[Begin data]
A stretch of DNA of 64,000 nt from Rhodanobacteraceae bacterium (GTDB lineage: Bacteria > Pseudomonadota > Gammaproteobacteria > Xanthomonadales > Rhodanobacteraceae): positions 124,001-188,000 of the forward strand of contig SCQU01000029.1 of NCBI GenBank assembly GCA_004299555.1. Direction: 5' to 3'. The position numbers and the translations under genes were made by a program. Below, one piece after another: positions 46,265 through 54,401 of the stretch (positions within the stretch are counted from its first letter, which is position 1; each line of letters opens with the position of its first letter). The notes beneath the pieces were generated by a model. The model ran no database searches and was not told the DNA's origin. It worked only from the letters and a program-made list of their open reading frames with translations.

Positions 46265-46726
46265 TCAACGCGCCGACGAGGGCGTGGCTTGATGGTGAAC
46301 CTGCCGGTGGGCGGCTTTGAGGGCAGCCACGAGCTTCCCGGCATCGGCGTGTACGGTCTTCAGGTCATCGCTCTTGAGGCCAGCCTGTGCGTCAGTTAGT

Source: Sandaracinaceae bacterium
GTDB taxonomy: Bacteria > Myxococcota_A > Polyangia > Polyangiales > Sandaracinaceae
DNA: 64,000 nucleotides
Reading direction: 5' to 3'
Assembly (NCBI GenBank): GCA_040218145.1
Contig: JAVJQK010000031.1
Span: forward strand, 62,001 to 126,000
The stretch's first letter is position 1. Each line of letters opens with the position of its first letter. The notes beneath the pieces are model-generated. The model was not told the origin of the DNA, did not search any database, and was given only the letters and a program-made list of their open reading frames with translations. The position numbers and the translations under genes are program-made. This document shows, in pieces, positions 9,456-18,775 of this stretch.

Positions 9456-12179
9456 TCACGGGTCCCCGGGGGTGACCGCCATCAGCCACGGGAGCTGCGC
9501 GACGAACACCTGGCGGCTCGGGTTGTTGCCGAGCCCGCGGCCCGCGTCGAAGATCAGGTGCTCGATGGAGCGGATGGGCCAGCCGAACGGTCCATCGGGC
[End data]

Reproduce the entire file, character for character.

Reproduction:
A stretch of DNA of 64,000 nt from Rhodanobacteraceae bacterium (GTDB lineage: Bacteria > Pseudomonadota > Gammaproteobacteria > Xanthomonadales > Rhodanobacteraceae): positions 124,001-188,000 of the forward strand of contig SCQU01000029.1 of NCBI GenBank assembly GCA_004299555.1. Direction: 5' to 3'. The position numbers and the translations under genes were made by a program. Below, one piece after another: positions 46,265 through 54,401 of the stretch (positions within the stretch are counted from its first letter, which is position 1; each line of letters opens with the position of its first letter). The notes beneath the pieces were generated by a model. The model ran no database searches and was not told the DNA's origin. It worked only from the letters and a program-made list of their open reading frames with translations.

Positions 46265-46726
46265 TCAACGCGCCGACGAGGGCGTGGCTTGATGGTGAAC
46301 CTGCCGGTGGGCGGCTTTGAGGGCAGCCACGAGCTTCCCGGCATCGGCGTGTACGGTCTTCAGGTCATCGCTCTTGAGGCCAGCCTGTGCGTCAGTTAGT

Source: Sandaracinaceae bacterium
GTDB taxonomy: Bacteria > Myxococcota_A > Polyangia > Polyangiales > Sandaracinaceae
DNA: 64,000 nucleotides
Reading direction: 5' to 3'
Assembly (NCBI GenBank): GCA_040218145.1
Contig: JAVJQK010000031.1
Span: forward strand, 62,001 to 126,000
The stretch's first letter is position 1. Each line of letters opens with the position of its first letter. The notes beneath the pieces are model-generated. The model was not told the origin of the DNA, did not search any database, and was given only the letters and a program-made list of their open reading frames with translations. The position numbers and the translations under genes are program-made. This document shows, in pieces, positions 9,456-18,775 of this stretch.

Positions 9456-12179
9456 TCACGGGTCCCCGGGGGTGACCGCCATCAGCCACGGGAGCTGCGC
9501 GACGAACACCTGGCGGCTCGGGTTGTTGCCGAGCCCGCGGCCCGCGTCGAAGATCAGGTGCTCGATGGAGCGGATGGGCCAGCCGAACGGTCCATCGGGC